Second-hand Sid sits with Guerrilla Man sculpture in the woods

Second-hand Sid and Ruby Re-Usable finally figured out where these sculptures are (hint: they are in Tumwater, not Olympia).

Guerrilla Man writes that the sculptures underneath I-5 are “a revision and repurposing of the sculptural elements of a previous project.”  As far as we can tell, these figures have been there since September 2013.  The installations in the woods seem to have started around that time, too, using materials that were found on the site (plus some extra wire and nails).  Inspired by graffiti, Guerrilla Man’s unsanctioned art is worth searching for.  The experience of finding art in unusual/hidden/unauthorized places is part of the excitement of this kind of work.  See more pics HERE

More Marita Dingus at Northwest African American Museum

Teacups and friends photo by Spike Mafford

Teacups and Friends from Marita Dingus: At Home  photo by Spike Mafford

We went up to Seattle the other week with our friend and idol, the Queen of the recycled art scene, Marita Dingus, to see her latest exhibit at the Northwest African American Museum.  The exhibition, entitled Marita Dingus: At Home, includes the baskets, quilts, and dolls made from a myriad of recycled materials that were once formerly shown at Francine Seders Gallery, with photos by Spike Mafford of how these objects look in Marita’s home studio, where they are casually combined with her doll collection, outside in her goat pen, or being utilized to hold art supplies.  The show is up until May 26, 2014.  More Marita Dingus HERE and HERE and HERE, more pics of this show HERE

Marita at NWAM 2014-04-30 11.53.23

 

Oly Arts Walk: recycle art review

Well, the weather for the Spring Olympia Arts Walk weekend was cold and damp mixed with rain and a little hail and then some rainbows, the usual Northwest fickle spring … not very conducive for wandering around admiring art.  However, since we did promise to follow up on our Earth Day Arts Walk preview, Ruby pulled on some rubber boots and managed to leave Cast Off Art Lab long enough to take a few pictures of art from recycled materials on display:

"Rise Above Plastics: the Butterfly Effect" by Carrie Ziegler and Jennifer Johnson and 700 students out of reused juice pouches, at the Washington Center for the Performing Arts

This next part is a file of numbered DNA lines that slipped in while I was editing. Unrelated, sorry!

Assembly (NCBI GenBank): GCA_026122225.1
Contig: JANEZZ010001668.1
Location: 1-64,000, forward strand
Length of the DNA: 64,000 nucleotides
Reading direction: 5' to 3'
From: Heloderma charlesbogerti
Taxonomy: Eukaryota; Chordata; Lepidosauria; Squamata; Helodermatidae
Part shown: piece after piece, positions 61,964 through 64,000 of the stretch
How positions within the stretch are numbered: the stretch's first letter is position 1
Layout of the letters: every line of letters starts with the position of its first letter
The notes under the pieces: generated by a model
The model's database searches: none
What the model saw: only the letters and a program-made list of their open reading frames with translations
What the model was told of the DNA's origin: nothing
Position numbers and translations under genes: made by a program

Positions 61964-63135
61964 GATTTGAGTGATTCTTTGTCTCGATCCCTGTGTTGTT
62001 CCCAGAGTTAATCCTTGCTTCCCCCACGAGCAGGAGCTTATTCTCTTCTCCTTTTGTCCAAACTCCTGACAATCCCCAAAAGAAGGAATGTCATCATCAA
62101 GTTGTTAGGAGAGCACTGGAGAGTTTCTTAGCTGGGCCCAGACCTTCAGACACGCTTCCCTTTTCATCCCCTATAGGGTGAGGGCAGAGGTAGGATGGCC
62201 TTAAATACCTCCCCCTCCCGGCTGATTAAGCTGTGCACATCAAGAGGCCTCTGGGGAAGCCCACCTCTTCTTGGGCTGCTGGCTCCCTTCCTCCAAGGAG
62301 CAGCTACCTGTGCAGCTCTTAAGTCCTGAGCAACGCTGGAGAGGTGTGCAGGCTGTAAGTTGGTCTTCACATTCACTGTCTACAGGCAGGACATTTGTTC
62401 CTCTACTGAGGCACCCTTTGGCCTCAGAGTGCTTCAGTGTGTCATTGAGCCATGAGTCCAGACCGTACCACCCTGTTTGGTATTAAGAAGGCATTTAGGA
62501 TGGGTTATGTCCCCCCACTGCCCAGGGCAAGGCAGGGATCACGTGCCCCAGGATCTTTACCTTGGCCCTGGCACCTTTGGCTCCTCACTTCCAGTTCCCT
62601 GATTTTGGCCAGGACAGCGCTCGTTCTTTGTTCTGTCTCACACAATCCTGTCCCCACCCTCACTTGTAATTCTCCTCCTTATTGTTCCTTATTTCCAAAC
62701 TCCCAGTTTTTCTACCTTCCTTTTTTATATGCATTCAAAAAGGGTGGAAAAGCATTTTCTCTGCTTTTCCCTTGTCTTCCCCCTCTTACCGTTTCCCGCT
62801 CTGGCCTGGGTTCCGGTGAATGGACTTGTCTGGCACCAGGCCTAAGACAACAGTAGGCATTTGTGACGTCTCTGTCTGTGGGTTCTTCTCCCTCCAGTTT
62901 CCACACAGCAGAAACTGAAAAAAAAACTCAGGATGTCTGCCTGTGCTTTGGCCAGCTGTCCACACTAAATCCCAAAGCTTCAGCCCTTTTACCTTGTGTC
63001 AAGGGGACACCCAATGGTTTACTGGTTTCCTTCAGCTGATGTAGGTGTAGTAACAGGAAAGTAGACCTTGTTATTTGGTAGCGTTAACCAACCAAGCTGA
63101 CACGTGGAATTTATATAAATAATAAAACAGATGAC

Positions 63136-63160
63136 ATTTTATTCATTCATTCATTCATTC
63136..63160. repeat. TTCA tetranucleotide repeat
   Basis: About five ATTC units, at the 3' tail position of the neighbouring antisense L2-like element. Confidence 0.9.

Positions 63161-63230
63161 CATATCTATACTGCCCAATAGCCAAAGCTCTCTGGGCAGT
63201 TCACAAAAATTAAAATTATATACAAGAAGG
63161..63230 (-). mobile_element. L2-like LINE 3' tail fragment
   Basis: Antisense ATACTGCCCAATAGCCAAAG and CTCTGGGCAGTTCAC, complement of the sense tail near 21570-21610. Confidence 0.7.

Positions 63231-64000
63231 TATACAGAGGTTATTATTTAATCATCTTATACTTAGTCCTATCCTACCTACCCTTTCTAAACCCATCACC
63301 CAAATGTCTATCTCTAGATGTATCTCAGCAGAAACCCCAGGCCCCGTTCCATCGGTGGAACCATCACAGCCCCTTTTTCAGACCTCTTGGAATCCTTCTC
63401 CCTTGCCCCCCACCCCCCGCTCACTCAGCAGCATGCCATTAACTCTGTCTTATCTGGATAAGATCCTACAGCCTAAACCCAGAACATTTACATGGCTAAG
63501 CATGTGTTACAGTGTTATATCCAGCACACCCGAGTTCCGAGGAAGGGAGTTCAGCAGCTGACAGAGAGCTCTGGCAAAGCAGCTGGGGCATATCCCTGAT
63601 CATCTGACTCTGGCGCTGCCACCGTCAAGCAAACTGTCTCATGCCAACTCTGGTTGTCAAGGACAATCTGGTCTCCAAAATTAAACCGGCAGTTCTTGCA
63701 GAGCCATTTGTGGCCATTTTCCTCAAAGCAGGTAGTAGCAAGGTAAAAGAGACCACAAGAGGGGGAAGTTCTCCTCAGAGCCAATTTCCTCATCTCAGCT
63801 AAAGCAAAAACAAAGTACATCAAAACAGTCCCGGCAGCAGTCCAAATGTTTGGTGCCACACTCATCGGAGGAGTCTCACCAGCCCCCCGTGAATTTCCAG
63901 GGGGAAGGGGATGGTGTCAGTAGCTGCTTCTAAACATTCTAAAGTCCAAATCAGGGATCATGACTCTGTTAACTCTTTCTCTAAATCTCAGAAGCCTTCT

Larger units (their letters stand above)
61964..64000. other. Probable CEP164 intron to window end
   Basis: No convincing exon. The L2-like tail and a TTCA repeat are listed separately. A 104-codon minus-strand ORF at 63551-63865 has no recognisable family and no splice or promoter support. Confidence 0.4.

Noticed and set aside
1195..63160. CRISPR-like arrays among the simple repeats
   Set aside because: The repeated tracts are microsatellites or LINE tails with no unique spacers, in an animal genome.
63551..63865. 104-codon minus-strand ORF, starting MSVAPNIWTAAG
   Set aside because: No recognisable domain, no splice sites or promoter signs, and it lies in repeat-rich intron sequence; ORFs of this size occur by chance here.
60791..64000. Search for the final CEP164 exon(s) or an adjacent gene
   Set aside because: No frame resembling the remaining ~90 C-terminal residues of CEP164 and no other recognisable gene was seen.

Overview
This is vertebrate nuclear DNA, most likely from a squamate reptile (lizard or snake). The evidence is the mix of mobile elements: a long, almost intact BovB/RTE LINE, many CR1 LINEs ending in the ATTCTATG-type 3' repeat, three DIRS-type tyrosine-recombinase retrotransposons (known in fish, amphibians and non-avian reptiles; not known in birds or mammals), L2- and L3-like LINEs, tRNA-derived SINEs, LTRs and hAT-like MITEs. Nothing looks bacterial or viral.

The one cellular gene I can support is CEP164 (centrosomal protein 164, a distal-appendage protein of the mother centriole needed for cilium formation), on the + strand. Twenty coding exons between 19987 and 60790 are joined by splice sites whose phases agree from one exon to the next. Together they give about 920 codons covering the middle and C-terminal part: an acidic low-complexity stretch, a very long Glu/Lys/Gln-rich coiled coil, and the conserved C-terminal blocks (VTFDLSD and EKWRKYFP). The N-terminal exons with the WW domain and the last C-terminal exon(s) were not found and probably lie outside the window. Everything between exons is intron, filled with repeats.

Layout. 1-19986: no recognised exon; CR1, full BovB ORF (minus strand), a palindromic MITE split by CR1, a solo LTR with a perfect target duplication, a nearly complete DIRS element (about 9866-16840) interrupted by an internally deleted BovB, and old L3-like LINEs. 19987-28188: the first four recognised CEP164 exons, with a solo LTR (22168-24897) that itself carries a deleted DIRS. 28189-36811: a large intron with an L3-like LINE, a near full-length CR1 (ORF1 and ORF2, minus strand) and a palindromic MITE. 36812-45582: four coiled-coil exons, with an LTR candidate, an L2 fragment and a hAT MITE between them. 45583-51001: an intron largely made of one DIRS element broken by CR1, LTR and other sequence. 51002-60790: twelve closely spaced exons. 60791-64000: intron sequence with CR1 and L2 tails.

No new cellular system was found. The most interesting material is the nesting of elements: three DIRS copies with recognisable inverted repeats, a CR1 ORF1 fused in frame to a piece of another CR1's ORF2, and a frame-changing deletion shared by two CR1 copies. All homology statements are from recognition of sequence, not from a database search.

“Rise Above Plastics: the Butterfly Effect” by Carrie Ziegler, Jennifer Johnson, and 700 students, made with reused juice pouches, at the Washington Center for the Performing Arts

We were delighted to see this installation in person and to meet Carrie and Jennifer.  Carrie even purchased one of Ruby’s repurposed pink plastic bag flower fascinators!  The installation will be up at the Washington Center for awhile (not sure how long).

detail of "The Butterfly Effect"

detail of “The Butterfly Effect”

Carrie Ziegler wearing Ruby Re-Usable's upcycled pink plastic bag flower fascintor

Carrie Ziegler wearing Ruby Re-Usable’s upcycled pink plastic bag flower fascintor

 

 

 

 

 

 

 

Next we went to Capitol Florist, where proprietor Cynthia Salazar collaborated with Joe Batt to create large nests made from natural materials and found trash:

"Salvage" nest by Cynthia Salazar and Joe Batt

“Salvage” nest by Cynthia Salazar and Joe Batt

There were also artists and craftspeople set up on the streets.  We ran into Jeanne McCarthy, who makes funky jewelry from thrift store finds, and a couple who makes birdhouses out of salvaged barn boards.  At Matter Gallery, the entire place is always filled with art from green/sustainable/recycled materials; we especially admired this canine visitor wearing doggie trash fashion:

Gizmo at Matter Gallery in aluminum pop tops chain mail

Gizmo at Matter Gallery in aluminum pop tops chain mail

Ruby did not take to the streets with her shopping cart full of colorful heads wearing colorful repurposed plastic bag flower fascinators; instead, she hung out at the Capitol Theater Building studios with Three Bad Seeds, Steven Suski, and Arrington de Dionyso.  See more pics HERE 

ps it was too rainy for Ruby to take any pics of the parade: view it on YouTube